Steven Den Beste has another of his great essays on today’s Cold War: Mac versus PC. His conclusions aren’t very pretty for the Apple faithful.
The observation that Macintosh users are almost cult-like in behavior is true from my experiences with the Mac faithful. There’s almost a fetishization of the Macintosh by true believers, an almost religious reverence for all things Apple. To outsiders, even those who are geeks themselves, it seems just a bit odd.
Now I will grant that I like the look of OS X. If there were a contest for the most beautiful UI, it would win hands down. However, it’s a speed and useability nightmare. As Den Beste notes, the UI bogs down the already overtaxed Mac CPU to a point where simple tasks become difficult. Because the Mac marketshare is so small, the kind of driver optimizations that Nvidia makes for Windows XP, accelerating the GUI bells and whistles in hardware rather than pushing it off the the CPU. This is one of those things where clock speed and memory bandwidth matter. The Mac simply has lost is design edge. The kind of great graphics pipeline that Macs had early on have been superceded by the PC world for a long time.
Now, if I were Apple’s CEO, I’d abandon the traditional strategy that Mac has used since its creation. Dump the Mac as a computer system in its own right. Cut a deal with AMD, and dump the Motorola chip. Port OS X to Intel hardware, and start marketing it to PC users. (This would technically be fairly easy to do thanks to OS X’s UNIX-based core, which is already available for x86 machines.) Pay off driver manufacturers to write specially optimized drivers that accelerate all OS X’s bells and whistles. Market the hell out of the new product, cut deals with any PC manufacturer around to pre-load it on as many machines as possible.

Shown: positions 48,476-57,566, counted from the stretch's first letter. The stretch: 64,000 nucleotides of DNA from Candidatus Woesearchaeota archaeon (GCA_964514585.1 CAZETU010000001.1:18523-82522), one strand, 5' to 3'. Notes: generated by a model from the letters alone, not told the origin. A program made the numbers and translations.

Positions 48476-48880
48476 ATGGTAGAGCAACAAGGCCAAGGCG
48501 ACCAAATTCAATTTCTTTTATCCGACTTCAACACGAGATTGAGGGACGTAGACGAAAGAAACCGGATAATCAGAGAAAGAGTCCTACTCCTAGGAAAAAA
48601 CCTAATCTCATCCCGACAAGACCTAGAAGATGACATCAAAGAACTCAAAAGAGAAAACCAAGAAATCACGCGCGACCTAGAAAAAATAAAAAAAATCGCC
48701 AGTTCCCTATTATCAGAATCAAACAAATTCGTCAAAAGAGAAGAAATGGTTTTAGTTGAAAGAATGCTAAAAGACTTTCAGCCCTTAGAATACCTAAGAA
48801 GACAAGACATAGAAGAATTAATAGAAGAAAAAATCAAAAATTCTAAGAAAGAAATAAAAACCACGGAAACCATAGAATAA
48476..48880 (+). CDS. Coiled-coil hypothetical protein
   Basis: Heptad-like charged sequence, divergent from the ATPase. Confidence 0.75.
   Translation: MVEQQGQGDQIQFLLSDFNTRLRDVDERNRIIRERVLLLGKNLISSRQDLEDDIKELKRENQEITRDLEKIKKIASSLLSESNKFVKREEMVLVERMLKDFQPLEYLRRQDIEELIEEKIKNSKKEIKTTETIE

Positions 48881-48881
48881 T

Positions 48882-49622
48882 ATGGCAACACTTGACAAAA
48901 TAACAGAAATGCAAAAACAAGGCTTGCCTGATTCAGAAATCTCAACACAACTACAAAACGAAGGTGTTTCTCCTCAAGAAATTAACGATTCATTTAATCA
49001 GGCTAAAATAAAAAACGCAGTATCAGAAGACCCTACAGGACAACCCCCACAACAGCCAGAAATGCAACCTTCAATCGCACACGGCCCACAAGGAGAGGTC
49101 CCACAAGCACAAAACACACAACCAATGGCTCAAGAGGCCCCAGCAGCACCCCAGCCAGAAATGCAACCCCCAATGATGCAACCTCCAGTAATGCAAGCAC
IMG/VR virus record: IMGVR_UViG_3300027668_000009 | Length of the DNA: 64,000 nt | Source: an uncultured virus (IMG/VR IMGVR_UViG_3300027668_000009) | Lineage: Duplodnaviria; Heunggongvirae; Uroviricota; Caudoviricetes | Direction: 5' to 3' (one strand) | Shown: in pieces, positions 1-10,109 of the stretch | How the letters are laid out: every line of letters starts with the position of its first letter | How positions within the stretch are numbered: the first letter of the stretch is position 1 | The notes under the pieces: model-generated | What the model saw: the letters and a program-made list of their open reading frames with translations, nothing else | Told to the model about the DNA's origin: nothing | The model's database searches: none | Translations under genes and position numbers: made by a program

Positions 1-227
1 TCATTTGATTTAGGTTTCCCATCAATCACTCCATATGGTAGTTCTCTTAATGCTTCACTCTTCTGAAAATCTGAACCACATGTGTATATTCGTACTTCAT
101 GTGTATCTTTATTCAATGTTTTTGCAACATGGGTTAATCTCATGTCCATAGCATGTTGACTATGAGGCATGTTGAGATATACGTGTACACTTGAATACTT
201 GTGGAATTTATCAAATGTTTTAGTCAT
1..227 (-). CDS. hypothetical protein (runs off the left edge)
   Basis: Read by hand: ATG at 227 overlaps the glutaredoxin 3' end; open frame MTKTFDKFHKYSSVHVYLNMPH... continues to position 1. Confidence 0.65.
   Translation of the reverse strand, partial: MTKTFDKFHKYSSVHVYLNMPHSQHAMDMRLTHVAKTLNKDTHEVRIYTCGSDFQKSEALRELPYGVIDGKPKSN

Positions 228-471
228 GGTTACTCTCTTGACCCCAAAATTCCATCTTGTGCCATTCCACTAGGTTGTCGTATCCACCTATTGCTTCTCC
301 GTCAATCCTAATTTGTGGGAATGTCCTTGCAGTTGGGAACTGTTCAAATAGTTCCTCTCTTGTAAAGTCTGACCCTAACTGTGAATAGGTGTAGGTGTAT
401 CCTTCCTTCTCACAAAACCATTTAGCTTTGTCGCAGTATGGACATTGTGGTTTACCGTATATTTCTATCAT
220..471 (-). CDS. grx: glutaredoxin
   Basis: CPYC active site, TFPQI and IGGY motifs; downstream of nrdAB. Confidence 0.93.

Apple had a solid reason for making their own hardware when PCs were relatively primitive, especially in terms of video. Now that fast AGP, DDR RAM, and other features are common in the PC world, there’s no reason to hold on to the old Mac architecture. PC hardware is light-years ahead of Mac architecture, and Apple needs to admit it, Mac faithful be damned.
This is another example where market forces produce better results. Apple has jelously guarded the Mac architecture while PC specs are open to all. Macs can’t compete because there’s no outside innovation. Just like those contries that practice economic protectionism and restrict trade, Apple is lagging behind. It’s time for Apple to face the future, and start being the kind of dynamic company it once was. In other words, they should take their own advice and start thinking different.